Forest fragmentation and habitat loss on the breeding grounds of migratory songbirds have long been hypothesized to create source–sink dynamics. Forest fragments have increased the populations of many nest predators that are subsidized by food in the surrounding landscape and are themselves released from top predators. Migratory songbirds are also susceptible to brood parasitism by the brown-headed cowbird (Molothrus ater). As a result of reduced nesting success, reproductive output may be driven below the source–sink threshold. Source–sink dynamics occur within forest tracts, among patches in a landscape, and have been hypothesized to occur over entire regions in which sink populations within small tracts in mostly agricultural regions are rescued by distant source populations in mostly forested regions. In the absence of ongoing habitat loss, habitat fragmentation will only generate continuing population declines if birds lack behavioral mechanisms that enable them to concentrate in the source habitat and avoid population sinks. If sink habitat is attractive, then it can become an ecological trap. There is growing evidence that many birds use decision rules based on nesting success that might enable them to avoid ecological traps created by high rates of nest predation. Most forest birds, however, do not have decision rules to avoid areas with heavy cowbird parasitism. There are, however, a number of limitations with the fragmentation–source–sink paradigm. First, there is a critical need for improved data on the survival of adult and young birds. Second, we know very little about the spatial scale of dispersal in most species. Third, fragmentation-associated reductions in nesting success appear to be much weaker in some regions, especially in western North America. And fourth, it is far from clear that large habitat patches always act as source populations. Nevertheless, a conservation strategy that maintains or restores large forest tracts in mostly forested regions seems likely to maximize the ratio of source to sink habitat and to lead to sustainable populations.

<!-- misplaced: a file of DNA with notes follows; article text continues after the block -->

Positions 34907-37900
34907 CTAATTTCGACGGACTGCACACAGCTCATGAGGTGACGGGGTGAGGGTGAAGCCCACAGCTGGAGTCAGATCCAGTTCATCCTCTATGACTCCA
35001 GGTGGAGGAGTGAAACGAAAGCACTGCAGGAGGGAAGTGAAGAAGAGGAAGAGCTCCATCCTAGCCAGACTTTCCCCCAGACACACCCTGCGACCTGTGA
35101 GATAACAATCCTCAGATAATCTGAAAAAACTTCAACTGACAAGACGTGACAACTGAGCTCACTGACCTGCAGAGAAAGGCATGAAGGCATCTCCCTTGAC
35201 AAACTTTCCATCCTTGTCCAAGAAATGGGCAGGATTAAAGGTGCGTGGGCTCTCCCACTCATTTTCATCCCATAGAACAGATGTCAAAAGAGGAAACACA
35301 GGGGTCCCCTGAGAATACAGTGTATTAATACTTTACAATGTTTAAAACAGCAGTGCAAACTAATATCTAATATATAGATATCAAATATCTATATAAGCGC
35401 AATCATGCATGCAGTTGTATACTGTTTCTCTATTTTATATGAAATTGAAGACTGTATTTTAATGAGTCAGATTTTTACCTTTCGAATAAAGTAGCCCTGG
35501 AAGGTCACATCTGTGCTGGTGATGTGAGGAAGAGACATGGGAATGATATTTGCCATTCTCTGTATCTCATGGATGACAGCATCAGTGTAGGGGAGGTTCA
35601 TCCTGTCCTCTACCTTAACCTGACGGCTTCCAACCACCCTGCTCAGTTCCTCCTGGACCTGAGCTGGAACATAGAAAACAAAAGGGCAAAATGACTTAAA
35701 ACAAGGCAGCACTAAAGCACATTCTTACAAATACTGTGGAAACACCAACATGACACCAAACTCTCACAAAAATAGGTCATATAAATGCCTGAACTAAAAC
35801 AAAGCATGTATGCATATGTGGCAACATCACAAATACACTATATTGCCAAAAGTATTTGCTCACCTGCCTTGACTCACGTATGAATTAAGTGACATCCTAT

ASJC Scopus subject areas
- Agricultural and Biological Sciences(all)